I came to Boston College because of one simple reason: the Jesuit message of ”setting the world aflame” spoke to me. On Admitted Eagle Day, Gasson’s enchanting beauty may have influenced my decision to come here, but what truly captured my imagination was the prospect of becoming a BC student who would change the world. On the plane ride back to my quiet, suburban hometown, all I could think about was the radical quest for justice I was destined to embark on as an Eagle.
Flash-forward three months and there I was, first semester freshman year living the BC dream—tailgating, sneaking into Mod parties, and, of course, trying to set the world aflame by volunteering with 4Boston. Everything was going according to plan. I had a match in my hand and the insatiable Ignatian drive for justice.
Something was off, though. I felt … complacent. Sure, it was nice to tutor socioeconomically disadvantaged kids every week, and to see their faces light up when I’d successfully help them through a difficult math problem, but it felt like I was just striking at flint. All spark, no flame. My volunteering didn’t change the oppressive societal structure that kept these kids in poverty, and realizing this infected me with a dangerous apathy that made me want to forget all about Jesuit values and a radically just world.
Then Ferguson happened. I was sitting in Mac the day after the verdict, when a long line of angry BC students streamed in, chanting loudly and waving handheld signs. Admittedly, I was ignorant of what happened in Ferguson. Michael Brown was just a random name to me. In my mind, America was a post-racial country. The need to protest racism was a relic of the 60s, right? All of this anger seemed unjustified and unproductive. It didn’t fit in my worldview of an America free from its racist past.
That night as I lay in bed, I couldn’t stop thinking about the intense energy at the protest. What if the speakers were right? What if white supremacy is a cancer still festering in America’s bones? Their protest had punctured a hole in my blissful ignorance, and now I was forced to face the truth. The student activists in Mac had courageously stood up for what they believed in and set me aflame with their passion for justice. Through their bravery, they shared their fire with me.
I joined groups like Climate Justice BC and Eradicate BC Racism soon after, inspired to become an activist. I befriended some of the most thoughtful, intelligent, and passionate students I’ve ever met in these clubs and was inspired by their drive to work for a better world. My complacency was transformed into a continual urge to act. I realized that activism was the missing piece in my BC journey to set the world aflame.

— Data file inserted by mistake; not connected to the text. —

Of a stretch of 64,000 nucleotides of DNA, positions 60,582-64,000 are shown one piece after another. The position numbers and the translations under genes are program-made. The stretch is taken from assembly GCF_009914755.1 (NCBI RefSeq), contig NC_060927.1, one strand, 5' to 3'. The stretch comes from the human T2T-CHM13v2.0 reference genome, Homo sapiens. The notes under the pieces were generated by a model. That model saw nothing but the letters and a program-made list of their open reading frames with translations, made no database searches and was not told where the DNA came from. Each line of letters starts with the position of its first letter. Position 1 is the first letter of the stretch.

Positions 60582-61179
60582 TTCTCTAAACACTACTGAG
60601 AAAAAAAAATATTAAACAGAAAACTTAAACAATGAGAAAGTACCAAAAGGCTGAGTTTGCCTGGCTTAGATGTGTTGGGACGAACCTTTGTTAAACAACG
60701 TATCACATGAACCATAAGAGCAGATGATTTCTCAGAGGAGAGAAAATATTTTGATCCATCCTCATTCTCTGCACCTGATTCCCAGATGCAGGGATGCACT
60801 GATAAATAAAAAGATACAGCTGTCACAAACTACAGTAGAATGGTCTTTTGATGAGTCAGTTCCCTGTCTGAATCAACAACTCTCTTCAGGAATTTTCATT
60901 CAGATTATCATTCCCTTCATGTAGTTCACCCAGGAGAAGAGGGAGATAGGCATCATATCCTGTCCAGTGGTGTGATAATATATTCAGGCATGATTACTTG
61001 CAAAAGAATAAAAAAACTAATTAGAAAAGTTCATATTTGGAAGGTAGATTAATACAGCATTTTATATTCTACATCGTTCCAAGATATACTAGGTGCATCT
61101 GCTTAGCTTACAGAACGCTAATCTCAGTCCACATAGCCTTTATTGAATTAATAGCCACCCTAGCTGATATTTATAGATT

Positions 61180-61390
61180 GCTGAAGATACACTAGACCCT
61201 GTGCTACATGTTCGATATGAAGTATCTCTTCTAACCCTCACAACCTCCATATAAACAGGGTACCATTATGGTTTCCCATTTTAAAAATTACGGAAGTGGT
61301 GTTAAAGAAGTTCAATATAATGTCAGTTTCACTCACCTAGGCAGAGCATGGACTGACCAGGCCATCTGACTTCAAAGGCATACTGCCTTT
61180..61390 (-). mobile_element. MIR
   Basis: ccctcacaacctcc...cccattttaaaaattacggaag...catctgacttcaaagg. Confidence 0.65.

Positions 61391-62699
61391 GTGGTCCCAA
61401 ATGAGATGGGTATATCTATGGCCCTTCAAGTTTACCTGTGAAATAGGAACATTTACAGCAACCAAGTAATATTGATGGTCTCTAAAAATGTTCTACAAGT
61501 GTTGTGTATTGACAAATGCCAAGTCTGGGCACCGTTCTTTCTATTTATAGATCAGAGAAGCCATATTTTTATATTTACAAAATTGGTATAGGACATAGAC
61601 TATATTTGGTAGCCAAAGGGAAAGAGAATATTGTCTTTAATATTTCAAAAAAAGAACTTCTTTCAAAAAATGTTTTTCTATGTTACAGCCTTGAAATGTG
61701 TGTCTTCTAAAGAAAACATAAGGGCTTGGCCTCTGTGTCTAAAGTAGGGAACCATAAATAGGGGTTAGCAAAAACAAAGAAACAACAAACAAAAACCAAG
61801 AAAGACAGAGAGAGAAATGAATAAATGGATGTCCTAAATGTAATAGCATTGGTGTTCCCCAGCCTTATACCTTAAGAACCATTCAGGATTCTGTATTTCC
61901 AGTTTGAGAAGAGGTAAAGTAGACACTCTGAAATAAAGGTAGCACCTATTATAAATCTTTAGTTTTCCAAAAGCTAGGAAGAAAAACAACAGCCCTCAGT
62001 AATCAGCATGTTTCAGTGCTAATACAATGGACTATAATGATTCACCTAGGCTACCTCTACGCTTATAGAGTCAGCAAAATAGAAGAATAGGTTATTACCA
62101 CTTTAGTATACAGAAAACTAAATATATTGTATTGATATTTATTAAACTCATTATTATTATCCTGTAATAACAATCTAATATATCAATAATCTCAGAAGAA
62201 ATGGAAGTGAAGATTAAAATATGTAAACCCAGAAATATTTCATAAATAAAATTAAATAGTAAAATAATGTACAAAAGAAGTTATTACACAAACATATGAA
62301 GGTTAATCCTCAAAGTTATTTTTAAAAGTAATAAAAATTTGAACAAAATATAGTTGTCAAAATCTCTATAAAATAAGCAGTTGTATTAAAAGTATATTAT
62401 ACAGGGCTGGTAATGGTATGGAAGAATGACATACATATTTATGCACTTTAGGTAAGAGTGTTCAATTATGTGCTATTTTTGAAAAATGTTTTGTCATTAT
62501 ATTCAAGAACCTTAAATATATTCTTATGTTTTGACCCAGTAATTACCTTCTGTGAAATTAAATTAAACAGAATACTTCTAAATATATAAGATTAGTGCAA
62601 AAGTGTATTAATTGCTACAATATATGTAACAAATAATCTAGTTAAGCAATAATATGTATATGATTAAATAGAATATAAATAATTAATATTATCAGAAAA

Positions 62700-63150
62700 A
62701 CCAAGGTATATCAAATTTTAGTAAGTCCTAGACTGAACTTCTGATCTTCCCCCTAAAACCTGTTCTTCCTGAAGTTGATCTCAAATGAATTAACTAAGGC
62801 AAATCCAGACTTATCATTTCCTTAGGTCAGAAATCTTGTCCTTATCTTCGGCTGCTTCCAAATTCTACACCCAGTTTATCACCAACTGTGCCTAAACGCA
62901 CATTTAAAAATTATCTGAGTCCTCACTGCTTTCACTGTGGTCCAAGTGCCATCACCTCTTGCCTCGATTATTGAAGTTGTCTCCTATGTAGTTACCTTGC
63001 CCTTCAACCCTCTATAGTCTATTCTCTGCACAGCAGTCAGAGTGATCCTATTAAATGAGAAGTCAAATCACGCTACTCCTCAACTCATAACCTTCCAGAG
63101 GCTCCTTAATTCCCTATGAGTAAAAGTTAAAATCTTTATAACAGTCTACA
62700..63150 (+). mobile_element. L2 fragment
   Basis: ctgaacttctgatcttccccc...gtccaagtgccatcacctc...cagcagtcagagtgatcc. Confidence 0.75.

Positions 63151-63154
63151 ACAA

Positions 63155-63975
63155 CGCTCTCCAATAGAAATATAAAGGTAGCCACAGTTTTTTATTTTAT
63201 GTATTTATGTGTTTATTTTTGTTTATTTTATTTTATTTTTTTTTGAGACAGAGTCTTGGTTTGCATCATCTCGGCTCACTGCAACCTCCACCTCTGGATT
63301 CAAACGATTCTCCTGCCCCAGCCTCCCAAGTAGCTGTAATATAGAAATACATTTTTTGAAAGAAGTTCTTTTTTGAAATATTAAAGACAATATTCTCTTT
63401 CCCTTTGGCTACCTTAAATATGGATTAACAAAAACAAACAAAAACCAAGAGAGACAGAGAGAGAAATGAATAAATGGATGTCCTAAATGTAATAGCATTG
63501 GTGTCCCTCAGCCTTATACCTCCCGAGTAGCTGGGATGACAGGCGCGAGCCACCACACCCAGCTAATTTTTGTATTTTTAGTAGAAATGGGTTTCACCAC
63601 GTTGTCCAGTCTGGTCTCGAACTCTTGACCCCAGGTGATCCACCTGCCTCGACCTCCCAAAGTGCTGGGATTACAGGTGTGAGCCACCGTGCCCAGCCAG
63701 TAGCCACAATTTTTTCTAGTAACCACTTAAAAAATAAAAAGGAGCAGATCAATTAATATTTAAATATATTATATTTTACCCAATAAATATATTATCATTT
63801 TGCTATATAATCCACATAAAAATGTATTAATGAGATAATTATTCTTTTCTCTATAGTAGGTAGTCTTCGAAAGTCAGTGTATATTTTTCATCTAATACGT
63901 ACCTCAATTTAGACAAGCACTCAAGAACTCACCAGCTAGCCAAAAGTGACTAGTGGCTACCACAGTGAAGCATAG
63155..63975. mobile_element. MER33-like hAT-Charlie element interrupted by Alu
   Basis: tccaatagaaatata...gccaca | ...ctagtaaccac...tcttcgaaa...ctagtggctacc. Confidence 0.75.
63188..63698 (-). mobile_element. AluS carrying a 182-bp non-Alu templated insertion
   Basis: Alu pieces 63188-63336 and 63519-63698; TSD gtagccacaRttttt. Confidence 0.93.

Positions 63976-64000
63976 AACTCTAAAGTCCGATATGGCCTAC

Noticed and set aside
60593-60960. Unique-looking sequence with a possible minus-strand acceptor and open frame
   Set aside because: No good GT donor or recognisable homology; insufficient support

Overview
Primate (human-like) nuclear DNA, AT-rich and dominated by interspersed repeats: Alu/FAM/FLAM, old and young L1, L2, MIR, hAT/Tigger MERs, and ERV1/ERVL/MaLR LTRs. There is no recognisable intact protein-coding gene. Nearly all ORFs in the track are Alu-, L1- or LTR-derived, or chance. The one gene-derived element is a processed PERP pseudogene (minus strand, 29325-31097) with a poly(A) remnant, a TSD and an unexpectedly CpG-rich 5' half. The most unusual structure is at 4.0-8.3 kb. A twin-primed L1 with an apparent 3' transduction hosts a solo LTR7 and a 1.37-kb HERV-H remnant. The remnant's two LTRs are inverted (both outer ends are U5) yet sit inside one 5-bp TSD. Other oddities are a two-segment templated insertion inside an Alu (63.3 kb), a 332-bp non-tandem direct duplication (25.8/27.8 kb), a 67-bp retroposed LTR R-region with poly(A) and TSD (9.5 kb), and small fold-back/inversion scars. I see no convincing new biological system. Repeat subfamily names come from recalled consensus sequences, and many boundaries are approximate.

Yet, I was ashamed to talk about my discovery with my friends. I was worried it would make them uncomfortable, that I would be ostracized as a radical. I was comfortable marching around campus protesting, but not talking about that same protest in my common room or at Late Night.
Donald Trump’s victory shattered this fear. With promises of policies that will destroy the earth and oppress the most vulnerable among us, activism is no longer a choice: it is a responsibility. When I came back to campus in January after a semester abroad, I saw that many of my friends who I would not expect were out in the streets protesting and actively organizing. It turns out they were activists all along. I had been too cynical before, thinking activism was some special task only a select few people would ever want to do. I had forgotten my own journey from apathy to action.
Despite the fear and anger Trump’s tyrannical toupee can provoke, activism provides a hope for the future that can’t be stamped out by executive orders. Now more than ever, setting the world aflame means hitting the streets as well as serving in a soup kitchen, because volunteering won’t stop deportations. Volunteering won’t stop climate change. Only active organizing will reverse disastrous policies and begin to build the just world Jesuit values envision. We’ve all got the fire inside of us. The only question is, how will you spread it?
Featured Image by Zoe Fanning / Heights Editor